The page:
Rand Paul (on the environment): He voted no on “The National Endowment for the Oceans, Coasts, and Great Lakes Act would provide steady funding that universities, non-profit organizations, and government agencies can count on every year to support research and restoration projects. It would be funded primarily by dedicating 12.5% of revenues from offshore energy development, including oil, gas, and renewable energy. Revenue is generated through offshore lease sales and production based royalty payments. Funds from the Endowment would be distributed through a competitive grant program to fund projects to restore habitat, manage fisheries, plan for sustainable coastal development, enhance ocean monitoring and research activities, acquire coastal properties for preservation, and relocate critical coastal infrastructure.” Side note: Rubio and Cruz also voted no.

Donald Trump (on the EPA): Environmental Protection, what they do is a disgrace. Every week they come out with new regulations,” (Huff Post Oct 2015).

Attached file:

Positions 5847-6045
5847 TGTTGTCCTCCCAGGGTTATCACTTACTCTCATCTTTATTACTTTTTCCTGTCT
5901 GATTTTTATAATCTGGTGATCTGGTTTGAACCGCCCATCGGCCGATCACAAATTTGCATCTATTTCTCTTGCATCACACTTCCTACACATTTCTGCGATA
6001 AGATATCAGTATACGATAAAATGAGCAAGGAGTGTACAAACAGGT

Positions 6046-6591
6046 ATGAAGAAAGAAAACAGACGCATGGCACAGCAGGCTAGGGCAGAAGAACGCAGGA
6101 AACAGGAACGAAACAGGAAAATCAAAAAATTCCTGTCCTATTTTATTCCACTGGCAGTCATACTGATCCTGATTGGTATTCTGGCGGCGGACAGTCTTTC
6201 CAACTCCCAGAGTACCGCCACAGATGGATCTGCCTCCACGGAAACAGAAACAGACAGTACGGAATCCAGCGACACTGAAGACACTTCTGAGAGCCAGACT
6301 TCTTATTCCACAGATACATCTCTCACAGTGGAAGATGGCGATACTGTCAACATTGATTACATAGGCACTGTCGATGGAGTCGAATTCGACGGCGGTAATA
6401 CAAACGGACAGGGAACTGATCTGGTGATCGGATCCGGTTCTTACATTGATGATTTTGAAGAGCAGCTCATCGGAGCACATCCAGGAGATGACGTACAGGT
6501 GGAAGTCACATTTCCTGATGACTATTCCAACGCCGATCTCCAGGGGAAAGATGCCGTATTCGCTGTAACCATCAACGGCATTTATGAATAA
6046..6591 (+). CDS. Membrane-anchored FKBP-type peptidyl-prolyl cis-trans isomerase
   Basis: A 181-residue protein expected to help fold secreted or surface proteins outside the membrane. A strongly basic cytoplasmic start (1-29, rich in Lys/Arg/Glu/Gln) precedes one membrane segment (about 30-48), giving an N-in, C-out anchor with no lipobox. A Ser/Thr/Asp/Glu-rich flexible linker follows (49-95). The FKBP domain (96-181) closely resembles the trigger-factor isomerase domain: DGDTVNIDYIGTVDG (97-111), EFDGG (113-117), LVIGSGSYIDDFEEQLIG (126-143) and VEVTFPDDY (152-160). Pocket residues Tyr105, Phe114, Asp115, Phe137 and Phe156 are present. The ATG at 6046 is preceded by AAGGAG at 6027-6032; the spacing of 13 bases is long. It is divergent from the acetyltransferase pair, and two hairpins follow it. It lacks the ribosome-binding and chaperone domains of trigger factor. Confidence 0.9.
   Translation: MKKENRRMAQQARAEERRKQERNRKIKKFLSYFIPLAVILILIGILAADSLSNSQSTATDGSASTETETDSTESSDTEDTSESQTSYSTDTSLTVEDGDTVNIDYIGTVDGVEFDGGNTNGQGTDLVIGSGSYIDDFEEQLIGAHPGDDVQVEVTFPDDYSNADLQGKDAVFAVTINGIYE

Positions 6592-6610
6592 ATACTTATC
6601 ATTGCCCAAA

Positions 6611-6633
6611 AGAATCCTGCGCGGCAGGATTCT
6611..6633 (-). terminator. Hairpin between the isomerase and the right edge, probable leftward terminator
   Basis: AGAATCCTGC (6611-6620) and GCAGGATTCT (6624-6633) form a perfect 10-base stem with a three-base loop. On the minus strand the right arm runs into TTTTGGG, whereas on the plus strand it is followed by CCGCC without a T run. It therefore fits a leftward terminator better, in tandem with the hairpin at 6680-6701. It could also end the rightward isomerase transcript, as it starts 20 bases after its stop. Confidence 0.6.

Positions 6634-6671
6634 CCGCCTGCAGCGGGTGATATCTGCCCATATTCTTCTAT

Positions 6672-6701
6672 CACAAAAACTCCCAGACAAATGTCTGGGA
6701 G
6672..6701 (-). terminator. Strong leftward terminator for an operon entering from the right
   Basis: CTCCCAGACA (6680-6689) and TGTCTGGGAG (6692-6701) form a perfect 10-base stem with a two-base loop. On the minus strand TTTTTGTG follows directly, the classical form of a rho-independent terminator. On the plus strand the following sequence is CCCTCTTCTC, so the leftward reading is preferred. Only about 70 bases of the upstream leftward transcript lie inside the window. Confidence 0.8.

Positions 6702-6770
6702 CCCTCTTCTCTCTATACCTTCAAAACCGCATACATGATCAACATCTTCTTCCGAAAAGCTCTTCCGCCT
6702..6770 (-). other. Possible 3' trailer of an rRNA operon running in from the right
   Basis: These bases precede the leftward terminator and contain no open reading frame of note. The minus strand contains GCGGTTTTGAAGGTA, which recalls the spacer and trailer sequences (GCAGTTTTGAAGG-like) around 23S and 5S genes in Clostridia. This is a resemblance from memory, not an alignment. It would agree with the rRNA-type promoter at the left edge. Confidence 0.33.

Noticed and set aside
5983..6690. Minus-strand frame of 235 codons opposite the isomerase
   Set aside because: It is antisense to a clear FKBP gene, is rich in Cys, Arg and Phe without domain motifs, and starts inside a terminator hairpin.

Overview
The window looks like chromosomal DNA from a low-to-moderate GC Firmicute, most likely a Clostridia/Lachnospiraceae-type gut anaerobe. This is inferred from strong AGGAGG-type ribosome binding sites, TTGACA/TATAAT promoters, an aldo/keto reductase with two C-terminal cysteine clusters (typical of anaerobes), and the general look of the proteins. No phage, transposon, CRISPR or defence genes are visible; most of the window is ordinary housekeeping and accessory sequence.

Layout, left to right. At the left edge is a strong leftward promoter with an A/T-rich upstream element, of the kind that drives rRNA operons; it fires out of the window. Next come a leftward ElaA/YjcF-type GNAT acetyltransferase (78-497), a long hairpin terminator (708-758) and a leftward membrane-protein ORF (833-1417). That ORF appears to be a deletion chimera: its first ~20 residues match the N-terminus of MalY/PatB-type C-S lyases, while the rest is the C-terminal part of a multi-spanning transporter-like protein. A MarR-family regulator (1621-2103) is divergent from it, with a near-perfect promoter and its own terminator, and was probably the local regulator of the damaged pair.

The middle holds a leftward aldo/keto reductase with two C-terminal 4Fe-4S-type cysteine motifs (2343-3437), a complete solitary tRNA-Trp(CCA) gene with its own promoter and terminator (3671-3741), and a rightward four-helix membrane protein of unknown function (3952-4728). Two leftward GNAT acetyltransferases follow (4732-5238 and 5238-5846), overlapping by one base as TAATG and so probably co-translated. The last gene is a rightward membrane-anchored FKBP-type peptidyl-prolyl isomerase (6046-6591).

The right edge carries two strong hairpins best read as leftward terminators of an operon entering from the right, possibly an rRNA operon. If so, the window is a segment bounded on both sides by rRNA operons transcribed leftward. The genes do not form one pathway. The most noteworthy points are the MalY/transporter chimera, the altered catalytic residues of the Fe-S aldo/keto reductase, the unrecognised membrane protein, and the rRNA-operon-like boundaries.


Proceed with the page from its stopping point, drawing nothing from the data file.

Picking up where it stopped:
Friday, August 14, 2015

Back To Crazy

Well, my summer in Denver is coming to a close. I think it was a pretty good summer; it was very relaxing. It may have been too relaxing...I was able to do my research (which is why I stayed here in the first place) and I worked at a restaurant for some extra money. I went to the gym almost every day because I had a great lack of excuses. But other than that, I had virtually no responsibility. Most of my days and nights were full of Netflix. I should have counted the hours I spent watching Netflix. It would be appalling to see that grand total. I finally watched all of Friends (Monica is my soul sister), I watched Dexter (Deb is my other soul sister), I finished the last season of Glee (and cried a lot), I also watched Blue Mountain State (hahahaha), and I fell madly in love with Once Upon a Time (and madly in love with Captain Hook). Now I'm halfway through 30 Rock. Not to mention that I caught up on my Disney movies, horror movies, and relationship and nature documentaries.